Youth Lacks Social Skills Needed for First Job

July 16, 2012

Unlocking Word Meanings
Read the following words/expressions found in today’s article.

1. transition (n.) 
[tran-zish-uhn, -sish-] – moving from one stage to another
Example:   With proper guidance, children can have healthy transition from childhood to adulthood.

2. entry-level job (n.) [en-tree-lev-uhl job] –  a job suited for new graduates or people without previous job experience
Example  I applied for an entry-level job after graduating from college.

3. face (v.) [feys] – to have something bad or unpleasant as a problem or possibility
Example: He faces a difficult decision of leaving the country and his family so he can work in Canada.

4. mentor (n.) [men-tawr, -ter] – teacher
Example: The student’s mentor inspired him to do better on his academics.

5. dilemma (n.) [dih-lem-uh] – a problem, usually in which someone has to choose from two undesirable options
Example: A lot of new graduates experience the dilemma of finding a good job.

Read the text below.

The British non-profit organization, Work Foundation, reports 450,000 Neets have a hard time getting a job because they lack the social skills needed for employment. Almost a million 16 to 24 year olds who are not in education, employment and training are classified as the growing number of NEETs.

The report entitled ‘Lost in Transition’ reveals that entry-level jobs are now more likely to be in the service sector rather than manufacturing. In order to qualify for such jobs, the youth needs communication skills, teamwork skills and the ability to deal with customers.

Neets are faced with a problem of not having these required skills that are oftentimes learned on the job itself. Chief Executive Shaks Gosh of the Private Equity Foundation believes that one should have a stable job by the age of 24 or will most likely stay unemployed.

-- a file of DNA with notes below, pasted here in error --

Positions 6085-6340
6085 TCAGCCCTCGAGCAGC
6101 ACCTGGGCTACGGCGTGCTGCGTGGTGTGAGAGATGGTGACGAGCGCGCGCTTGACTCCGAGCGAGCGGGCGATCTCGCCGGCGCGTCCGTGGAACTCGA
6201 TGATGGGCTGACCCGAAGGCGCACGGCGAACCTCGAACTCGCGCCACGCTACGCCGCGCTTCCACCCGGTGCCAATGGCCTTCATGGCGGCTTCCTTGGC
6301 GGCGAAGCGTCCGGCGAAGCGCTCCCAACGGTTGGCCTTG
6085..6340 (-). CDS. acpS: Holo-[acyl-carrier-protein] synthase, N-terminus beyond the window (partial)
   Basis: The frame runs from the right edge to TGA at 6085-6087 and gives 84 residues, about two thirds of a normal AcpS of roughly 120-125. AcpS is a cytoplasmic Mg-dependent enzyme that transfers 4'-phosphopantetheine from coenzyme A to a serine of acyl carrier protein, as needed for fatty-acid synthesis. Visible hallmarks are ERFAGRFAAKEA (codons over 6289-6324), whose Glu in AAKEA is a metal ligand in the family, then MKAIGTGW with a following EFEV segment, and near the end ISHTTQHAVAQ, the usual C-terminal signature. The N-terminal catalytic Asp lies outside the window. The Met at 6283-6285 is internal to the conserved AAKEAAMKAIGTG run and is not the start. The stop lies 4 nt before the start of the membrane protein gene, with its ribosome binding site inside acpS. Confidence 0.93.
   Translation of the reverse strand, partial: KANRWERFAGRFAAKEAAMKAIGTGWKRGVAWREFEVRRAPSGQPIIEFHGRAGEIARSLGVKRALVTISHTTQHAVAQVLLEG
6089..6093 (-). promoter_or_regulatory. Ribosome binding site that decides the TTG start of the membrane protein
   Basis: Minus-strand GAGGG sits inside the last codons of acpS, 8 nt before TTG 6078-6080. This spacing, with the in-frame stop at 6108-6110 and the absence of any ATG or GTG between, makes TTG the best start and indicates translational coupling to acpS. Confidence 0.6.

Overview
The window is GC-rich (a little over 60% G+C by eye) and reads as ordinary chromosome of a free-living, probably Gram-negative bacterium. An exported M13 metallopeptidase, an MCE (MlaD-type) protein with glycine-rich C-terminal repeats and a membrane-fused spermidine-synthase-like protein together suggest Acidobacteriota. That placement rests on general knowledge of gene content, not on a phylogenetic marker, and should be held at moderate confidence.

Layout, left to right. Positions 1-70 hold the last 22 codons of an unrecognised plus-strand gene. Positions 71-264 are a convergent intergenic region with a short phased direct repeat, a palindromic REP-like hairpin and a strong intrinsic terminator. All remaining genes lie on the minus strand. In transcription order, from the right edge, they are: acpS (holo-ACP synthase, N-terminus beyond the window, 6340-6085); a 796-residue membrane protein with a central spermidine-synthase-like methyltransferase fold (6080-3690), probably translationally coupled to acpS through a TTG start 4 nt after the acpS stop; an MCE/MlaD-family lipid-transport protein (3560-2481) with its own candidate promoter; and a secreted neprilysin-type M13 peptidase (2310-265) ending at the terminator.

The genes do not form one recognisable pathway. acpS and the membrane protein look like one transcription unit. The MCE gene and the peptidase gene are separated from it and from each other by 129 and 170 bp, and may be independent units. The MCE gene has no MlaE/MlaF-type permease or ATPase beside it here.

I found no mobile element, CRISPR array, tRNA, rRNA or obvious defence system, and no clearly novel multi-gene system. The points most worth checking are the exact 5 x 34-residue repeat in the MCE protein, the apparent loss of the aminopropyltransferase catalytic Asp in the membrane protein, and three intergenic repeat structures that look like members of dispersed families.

The increase in the number of Neets indicates a change in the labor market in the past decade and caused a mismatch between available jobs and the skills of the unemployed youth. Dr. Paul Sissons, the author of the research suggests that young people should have good mentors, business connections and work experience to increase their chances of getting hired.

To deal with this dilemma on an international level, a Skills Strategy was started by the Organization for Economic Cooperation and Development (OECD). The group recommends that there should be a close relationship between the employers and the school so that students will be better prepared for their jobs.  

Viewpoint Discussion
Enjoy a discussion with your tutor. 

Discussion A

·         How can the government help young people like Neets get the necessary skills for work?
·         Do schools in your country prepare students enough for their careers? Why or why not?

Discussion B

·         In your opinion, how can we reduce the number of unemployed young people?
                  Do young people in your country also experience the same problem? How is it affecting your country?


July 16, 2012